NSP - Parthenium hysterophorus



Family: Asteraceae

Common names: Whitetop, Whitehead, Barley flower, Congress Grass, Amargosa, Escoba Amarga

An erect annual herb with alternate, deeply-dissected leaves, growing up to 2 m tall with much branched inflorescences bearing white flower heads and numerous obovoid, smooth and black achenes.

Parthenium is a native of tropical America and was introduced into Africa, Asia and Oceania in cereal and grass seed shipments from U.S.A. during the 1950s.

Parthenium is wide-spread in grassland, fruit tree orchards and arable land in neutral and acid soils.

In Central America and the Caribbean area parthenium mainly thrives in areas repeatedly treated with paraquat or with certain soil-acting herbicides selectively used in vegetable and legume crops such as trifluralin, diphenamid and others.

The germination of parthenium reaches a maximum 1-6 months after the achenes ripen. The seeds are not able to germinate in soil below a depth of 5 cm. In the Caribbean area parthenium flowers 30-45 days after germination and the whole plant cycle is completed within about 5 months, with a single plant producing an average of 810 flower heads.

In infested crop areas deep ploughing during the land preparation can reduce the stand of parthenium weed. In small areas hand hoeing during the early growth stages prevents flowering. Hoeing mature plants is ineffective because of regrowth from crown buds. In India, in heavy infested areas, replacement of parthenium has been achieved through the use of plants of Cassia spp.. Such a practice consists in manual removal of parthenium plants and subsequent seeding of Cassia plants (C. sericea or C. uniflora Mill.), population size of which increased with time in relation to that of parthenium. Two years later Cassia:parthenium ratio was higher than 21:1.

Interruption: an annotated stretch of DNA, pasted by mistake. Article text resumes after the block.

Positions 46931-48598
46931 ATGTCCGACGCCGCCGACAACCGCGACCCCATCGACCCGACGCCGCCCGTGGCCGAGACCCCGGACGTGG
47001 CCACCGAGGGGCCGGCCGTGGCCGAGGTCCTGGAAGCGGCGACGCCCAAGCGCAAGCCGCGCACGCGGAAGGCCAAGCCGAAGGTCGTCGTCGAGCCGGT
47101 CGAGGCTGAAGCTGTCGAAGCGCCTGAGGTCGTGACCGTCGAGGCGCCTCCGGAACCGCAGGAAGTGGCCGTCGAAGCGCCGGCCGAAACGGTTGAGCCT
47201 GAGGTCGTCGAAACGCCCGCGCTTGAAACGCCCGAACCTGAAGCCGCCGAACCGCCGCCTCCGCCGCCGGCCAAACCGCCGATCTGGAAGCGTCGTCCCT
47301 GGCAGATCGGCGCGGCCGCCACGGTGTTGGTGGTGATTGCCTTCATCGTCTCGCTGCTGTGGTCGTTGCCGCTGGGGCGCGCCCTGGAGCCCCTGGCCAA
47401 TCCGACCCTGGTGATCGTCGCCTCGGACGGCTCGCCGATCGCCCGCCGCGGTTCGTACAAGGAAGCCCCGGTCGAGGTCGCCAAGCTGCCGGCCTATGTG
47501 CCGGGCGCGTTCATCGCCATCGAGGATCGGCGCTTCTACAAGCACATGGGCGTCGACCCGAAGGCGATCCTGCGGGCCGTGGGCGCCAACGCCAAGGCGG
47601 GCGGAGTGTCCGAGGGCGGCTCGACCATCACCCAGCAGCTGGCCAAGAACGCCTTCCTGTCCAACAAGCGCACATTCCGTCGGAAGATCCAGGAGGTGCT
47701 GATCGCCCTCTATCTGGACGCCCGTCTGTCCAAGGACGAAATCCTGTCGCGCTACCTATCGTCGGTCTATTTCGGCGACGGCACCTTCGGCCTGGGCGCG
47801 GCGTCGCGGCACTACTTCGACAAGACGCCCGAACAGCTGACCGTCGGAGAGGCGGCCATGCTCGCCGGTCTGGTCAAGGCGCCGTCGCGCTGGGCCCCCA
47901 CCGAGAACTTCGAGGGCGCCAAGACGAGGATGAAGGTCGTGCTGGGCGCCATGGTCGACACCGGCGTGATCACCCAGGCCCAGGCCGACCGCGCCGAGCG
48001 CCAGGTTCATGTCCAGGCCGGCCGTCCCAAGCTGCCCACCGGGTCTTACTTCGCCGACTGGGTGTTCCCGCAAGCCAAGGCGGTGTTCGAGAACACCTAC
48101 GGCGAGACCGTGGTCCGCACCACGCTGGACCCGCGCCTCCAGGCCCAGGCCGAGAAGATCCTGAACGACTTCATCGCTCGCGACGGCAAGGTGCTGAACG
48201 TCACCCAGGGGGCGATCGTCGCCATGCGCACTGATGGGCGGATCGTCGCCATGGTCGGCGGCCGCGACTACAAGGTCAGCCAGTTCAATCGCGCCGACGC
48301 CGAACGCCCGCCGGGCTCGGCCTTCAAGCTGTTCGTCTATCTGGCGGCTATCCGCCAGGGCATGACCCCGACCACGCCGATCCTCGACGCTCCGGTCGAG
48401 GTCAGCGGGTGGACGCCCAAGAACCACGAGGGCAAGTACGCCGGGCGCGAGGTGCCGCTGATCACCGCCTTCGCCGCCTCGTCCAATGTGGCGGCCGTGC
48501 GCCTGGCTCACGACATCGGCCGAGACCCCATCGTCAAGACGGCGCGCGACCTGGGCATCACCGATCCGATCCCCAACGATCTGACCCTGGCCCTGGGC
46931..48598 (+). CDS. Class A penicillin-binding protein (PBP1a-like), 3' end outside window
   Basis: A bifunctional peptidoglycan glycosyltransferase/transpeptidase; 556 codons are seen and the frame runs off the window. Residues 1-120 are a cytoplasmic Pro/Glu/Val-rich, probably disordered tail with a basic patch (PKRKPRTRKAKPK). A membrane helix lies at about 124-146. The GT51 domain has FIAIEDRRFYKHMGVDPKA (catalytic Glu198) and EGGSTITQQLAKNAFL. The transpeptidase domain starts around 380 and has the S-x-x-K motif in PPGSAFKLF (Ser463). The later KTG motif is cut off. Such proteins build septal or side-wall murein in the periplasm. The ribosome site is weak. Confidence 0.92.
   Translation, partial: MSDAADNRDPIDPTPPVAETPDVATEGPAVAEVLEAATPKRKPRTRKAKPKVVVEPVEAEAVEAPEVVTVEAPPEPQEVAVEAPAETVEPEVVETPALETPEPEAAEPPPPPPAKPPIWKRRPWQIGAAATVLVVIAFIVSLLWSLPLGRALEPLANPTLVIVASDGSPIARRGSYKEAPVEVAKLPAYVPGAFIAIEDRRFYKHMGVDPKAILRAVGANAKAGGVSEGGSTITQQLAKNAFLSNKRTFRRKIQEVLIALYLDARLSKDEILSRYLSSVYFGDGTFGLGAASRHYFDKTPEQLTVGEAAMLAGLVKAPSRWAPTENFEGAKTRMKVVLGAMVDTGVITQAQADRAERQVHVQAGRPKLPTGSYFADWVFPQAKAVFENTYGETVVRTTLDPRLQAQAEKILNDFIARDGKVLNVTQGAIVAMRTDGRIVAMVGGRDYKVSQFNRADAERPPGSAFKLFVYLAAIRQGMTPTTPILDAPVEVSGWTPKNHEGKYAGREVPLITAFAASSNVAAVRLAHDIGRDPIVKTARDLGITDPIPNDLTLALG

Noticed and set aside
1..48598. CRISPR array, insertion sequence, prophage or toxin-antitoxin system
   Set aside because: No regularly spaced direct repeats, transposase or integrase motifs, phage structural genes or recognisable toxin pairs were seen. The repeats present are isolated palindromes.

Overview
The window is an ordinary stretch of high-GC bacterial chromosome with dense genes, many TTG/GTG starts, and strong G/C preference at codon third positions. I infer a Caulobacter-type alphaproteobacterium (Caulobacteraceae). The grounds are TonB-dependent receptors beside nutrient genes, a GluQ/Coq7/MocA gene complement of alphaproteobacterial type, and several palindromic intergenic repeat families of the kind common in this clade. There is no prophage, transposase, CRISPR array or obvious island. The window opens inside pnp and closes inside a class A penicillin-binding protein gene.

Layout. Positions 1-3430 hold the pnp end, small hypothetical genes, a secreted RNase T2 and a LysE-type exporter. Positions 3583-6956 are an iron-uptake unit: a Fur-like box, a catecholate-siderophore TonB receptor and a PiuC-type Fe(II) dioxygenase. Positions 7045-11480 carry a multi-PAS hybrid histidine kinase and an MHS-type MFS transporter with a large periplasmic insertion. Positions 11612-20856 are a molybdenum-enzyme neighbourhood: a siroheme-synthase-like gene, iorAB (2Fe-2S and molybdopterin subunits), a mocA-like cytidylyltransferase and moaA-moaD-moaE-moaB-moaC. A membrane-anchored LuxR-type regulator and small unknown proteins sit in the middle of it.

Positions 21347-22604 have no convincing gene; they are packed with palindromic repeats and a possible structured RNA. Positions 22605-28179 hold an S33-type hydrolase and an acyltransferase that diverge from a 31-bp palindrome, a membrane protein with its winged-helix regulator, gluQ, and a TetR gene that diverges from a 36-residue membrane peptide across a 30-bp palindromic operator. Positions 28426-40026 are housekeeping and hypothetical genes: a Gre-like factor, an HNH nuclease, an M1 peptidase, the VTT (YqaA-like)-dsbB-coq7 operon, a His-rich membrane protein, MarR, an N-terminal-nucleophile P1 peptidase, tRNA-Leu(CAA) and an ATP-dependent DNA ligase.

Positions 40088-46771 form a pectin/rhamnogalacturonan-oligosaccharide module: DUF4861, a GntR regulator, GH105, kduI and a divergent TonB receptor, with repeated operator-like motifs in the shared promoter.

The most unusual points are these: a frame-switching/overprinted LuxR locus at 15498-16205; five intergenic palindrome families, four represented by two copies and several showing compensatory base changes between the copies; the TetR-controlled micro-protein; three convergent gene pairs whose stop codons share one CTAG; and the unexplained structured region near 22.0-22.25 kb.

Parthenium weed is not controlled by several well known herbicides, such as paraquat trifluralin, diphenamid, napropamide and the acetanilides, alachlor, metolachlor and propachlor (Labrada 1990). In citrus, coffee and banana plantations treated repeatedly with paraquat parthenium has become the predominant species within one year. Similar infestations have ocurred in vegetable and legume fields treated for several years with trifluralin.

Fomesafen in soyabean, metribuzin in potatoes and tomatoes, linuron and oxadiazon in onions and garlic, and 2,4 D in maize and pastures are among the most effective herbicides for the control of parthenium. Previous testing of any of these herbicides in local conditions is required before its application in large fields.

In some situations it is useful to determine the economical threshold of parthenium in affected crop areas as an aid to decision-making on the need for costly chemical control.

It is a common weed in several annual and perennial crops in hot climatic conditions.

Native of tropical America, very common in the Caribbean, Mexico, Central America, Venezuela, Colombia and Brazil. Introduced in India and Australia in the recent past in cereal and grass seed shipments. It has been also found in Ethiopia and in South Africa.

Countries: Bahamas, Belize, Cuba, Ethiopia, India, Mexico, Venezuela


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